Updated: Jun 16
It’s an unfortunate part of human nature that people delay taking action that plays to their advantage. There’s ample evidence that most people neglect saving for long-term care, either because they simply choose to use the money in other ways or because they believe Medicare will provide what they need. That is one of the most unfortunate misunderstandings when aiming to save for care.
Though it’s an important asset for a large number of American seniors, Medicare is of little use in covering the costs associated with long-term care. Consequently, making your own arrangements and knowing your options have become crucial because if you end up needing long-term care, there may be no family members around to provide personal or financial support. From Parkinson Association of Alabama, here are some tips about planning and paying for long-term care.
Planning—do plenty of research
There are many options available these days for financing long-term care, and it’s important to be familiar with as many as possible. Start by learning about home-based health services, adult day cares, and assisted and independent living facilities in your area.
You can learn quite a bit by searching online for care facilities in the Birmingham area. This will arm you with valuable information about services and associated costs you can use to be prepared should long-term care become necessary for you or a loved one. Bear in mind that Medicaid will cover long-term care for low-income individuals, but if you do not qualify, you’ll need to have some backup plan in place.
If you or a loved one has a diagnosed condition, such as Parkinson’s disease, it’s a good idea to prepare a care path. This will include adaptations you can make at home, as well as plans for when home care is no longer viable. Making plans early will save you from difficult decisions later on.
Many people who lack other options turn to long-term care insurance, but it’s often too late for it to do them much good. The cost goes up considerably the older you get—most financial advisers recommend purchasing a policy in your 50s, before retirement, and locking in an affordable rate.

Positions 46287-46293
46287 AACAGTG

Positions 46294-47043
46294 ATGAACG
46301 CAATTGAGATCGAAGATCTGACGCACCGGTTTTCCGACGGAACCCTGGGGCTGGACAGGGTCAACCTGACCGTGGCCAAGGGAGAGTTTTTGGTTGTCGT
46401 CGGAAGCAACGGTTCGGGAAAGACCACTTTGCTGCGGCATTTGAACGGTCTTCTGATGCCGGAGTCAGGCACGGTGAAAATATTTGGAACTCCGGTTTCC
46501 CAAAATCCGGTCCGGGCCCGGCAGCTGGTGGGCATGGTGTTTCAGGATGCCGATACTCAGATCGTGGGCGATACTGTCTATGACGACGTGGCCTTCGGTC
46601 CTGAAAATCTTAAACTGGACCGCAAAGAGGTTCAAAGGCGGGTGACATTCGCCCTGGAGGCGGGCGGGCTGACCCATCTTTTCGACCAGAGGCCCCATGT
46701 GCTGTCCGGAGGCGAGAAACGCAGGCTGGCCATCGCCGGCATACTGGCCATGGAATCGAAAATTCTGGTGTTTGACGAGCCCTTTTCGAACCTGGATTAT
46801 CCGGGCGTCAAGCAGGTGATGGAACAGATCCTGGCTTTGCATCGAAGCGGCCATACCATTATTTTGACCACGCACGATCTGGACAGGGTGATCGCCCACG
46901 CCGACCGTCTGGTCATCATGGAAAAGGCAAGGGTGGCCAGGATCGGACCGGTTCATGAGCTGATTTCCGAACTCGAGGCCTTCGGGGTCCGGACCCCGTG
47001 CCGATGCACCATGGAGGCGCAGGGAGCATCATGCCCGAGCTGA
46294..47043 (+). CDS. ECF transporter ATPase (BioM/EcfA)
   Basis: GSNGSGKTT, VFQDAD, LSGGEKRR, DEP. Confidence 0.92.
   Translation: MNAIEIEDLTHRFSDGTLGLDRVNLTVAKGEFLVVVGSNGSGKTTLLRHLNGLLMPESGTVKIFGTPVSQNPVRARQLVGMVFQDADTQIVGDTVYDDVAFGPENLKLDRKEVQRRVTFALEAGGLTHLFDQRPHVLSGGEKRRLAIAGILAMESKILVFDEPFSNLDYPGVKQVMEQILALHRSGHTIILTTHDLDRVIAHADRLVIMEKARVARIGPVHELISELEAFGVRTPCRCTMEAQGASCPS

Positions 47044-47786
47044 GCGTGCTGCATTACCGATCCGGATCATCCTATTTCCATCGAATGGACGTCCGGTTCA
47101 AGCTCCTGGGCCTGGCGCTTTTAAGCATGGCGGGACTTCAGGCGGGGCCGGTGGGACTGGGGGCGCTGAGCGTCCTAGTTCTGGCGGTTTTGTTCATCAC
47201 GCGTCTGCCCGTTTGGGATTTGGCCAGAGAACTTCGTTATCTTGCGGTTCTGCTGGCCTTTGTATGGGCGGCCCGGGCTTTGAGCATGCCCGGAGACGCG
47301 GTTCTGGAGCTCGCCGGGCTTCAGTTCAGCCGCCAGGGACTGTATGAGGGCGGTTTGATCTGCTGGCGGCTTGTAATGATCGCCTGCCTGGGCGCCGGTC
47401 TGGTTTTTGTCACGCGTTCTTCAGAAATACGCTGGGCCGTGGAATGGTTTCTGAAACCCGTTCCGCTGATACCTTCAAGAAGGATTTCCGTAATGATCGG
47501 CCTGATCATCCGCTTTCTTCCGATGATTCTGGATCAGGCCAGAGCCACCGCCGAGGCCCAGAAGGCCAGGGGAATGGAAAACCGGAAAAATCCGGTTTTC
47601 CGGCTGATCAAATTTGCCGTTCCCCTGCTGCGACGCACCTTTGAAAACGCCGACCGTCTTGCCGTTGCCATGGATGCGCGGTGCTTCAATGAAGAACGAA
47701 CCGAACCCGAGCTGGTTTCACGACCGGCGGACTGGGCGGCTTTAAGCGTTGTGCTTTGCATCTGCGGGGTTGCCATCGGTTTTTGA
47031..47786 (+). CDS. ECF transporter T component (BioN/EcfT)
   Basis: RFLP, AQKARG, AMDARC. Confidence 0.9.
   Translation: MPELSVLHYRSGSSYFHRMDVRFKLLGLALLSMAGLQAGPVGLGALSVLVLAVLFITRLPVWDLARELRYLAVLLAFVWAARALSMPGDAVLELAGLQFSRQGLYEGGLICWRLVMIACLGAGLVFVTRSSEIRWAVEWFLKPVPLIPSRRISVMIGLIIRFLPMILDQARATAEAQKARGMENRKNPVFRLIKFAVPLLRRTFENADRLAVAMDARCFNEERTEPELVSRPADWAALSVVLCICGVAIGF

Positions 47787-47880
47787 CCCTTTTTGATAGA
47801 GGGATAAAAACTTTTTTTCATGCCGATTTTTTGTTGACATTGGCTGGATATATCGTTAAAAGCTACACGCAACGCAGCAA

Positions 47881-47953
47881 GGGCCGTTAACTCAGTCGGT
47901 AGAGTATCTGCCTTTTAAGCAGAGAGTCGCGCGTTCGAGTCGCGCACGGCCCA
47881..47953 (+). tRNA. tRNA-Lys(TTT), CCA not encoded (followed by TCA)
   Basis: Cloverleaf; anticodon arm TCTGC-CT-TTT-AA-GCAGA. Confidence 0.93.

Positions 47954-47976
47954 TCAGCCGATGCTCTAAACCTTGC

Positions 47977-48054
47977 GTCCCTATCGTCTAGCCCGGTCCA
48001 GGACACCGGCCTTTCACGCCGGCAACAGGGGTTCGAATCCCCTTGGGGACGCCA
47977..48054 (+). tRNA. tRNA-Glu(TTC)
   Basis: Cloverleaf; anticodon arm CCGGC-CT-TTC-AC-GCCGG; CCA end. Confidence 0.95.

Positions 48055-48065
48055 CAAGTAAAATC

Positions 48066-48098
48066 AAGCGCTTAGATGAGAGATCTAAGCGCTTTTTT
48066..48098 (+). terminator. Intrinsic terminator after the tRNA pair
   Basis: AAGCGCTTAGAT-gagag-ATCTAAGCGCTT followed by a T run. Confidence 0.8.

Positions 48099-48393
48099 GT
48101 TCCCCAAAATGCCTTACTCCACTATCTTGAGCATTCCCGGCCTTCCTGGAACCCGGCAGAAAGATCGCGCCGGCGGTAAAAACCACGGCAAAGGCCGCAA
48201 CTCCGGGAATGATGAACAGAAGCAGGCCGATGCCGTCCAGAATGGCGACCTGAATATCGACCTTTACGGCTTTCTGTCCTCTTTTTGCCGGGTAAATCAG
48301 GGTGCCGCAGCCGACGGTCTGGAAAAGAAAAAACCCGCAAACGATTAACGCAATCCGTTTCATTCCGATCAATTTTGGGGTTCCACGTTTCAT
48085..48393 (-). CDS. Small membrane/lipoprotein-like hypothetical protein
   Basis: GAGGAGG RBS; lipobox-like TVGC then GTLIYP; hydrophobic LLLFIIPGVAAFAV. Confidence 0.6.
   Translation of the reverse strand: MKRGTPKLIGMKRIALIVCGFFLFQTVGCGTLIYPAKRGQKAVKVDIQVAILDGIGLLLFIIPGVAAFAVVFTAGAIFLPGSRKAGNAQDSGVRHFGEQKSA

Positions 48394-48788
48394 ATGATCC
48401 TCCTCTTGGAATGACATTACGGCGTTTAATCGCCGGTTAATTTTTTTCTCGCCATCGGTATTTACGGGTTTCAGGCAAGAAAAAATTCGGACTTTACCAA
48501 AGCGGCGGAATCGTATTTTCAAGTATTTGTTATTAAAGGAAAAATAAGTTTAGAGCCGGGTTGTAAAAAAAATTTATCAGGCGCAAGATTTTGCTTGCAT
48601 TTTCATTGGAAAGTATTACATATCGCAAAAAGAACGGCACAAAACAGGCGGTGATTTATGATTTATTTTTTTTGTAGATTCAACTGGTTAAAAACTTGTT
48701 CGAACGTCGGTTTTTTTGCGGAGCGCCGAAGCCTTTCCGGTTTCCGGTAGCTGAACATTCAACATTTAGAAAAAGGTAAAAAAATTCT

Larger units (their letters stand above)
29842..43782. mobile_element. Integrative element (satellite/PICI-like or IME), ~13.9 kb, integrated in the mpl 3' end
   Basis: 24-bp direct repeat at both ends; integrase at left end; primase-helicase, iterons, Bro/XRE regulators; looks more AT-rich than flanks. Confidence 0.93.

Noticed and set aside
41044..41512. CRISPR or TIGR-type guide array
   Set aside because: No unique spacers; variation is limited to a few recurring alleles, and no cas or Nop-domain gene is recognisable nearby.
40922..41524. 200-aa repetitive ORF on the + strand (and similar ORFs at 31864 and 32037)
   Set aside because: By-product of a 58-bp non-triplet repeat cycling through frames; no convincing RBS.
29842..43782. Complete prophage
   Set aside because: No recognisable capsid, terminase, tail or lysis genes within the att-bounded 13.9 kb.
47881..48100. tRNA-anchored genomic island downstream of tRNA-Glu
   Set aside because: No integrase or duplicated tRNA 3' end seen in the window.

According to the American Association of Retired Persons (AARP), the average yearly cost of long-term care insurance is about $2,700, though the younger you are when you begin a policy, the better your chances of being able to afford one. In any event, long-term care insurance is beyond the means of a great many Americans, which means it’s probably necessary to get creative about planning and paying for care.
If you have a life insurance policy, it can be a powerful financial asset in many ways. Not only does it provide a financial safety net for your loved ones, but it can also be used to generate revenue you can use to help pay for long-term care if your children are financially independent. You can obtain a loan using your life insurance policy, in which the cash value is used as collateral. The money can be used to defray the cost of medical expenses or other needs; however, remember that such a loan will reduce the death benefit value of your policy.
Another way you could pay for the costs of long-term care is by selling your home. You could downsize now or choose to sell it once you move into senior living. Carefully research home values and trends in your area to get an idea how much you can earn from selling your home.
Medicare Supplements —A supplemental health insurance plan can help you pay for medical costs over and above minimal medical coverage (i.e., what Medicare will cover). It can help cover co-pays and deductibles not provided for in basic health insurance plans. Supplemental insurance can help
with dental, vision, and long-term or critical illness care. It’s a useful option considering the ever-increasing cost of healthcare services, but you should take into account your health risk factors and the amount of insurance you’re able to afford when considering a supplemental policy.
Preparing and planning for long-term care can be a complicated and convoluted process. The more you understand about your options, the better prepared you’ll be to cover expenses should the need arise. Consider consulting with a financial advisor so you’re in full possession of the facts and can put a long-term plan in action.
Since its founding in 1978, the Parkinson Association of Alabama (PAA) has been dedicated to one mission: improving the quality of life for patients, caregivers, and families affected by Parkinson’s disease in the state of Alabama.
PAA represents all of those affected by Parkinson’s disease throughout the state of Alabama, regardless of their location. Our Board of Directors remains up to date on the latest legislative and research information to provide knowledge and understanding for everyone affected by Parkinson’s disease. Whatever you’re going through, we are here to support you.
For more information, please visit our website or explore these links for resources to aid in searching for care!
All credit for the article goes to Claire Wentz of caringfromafar.com.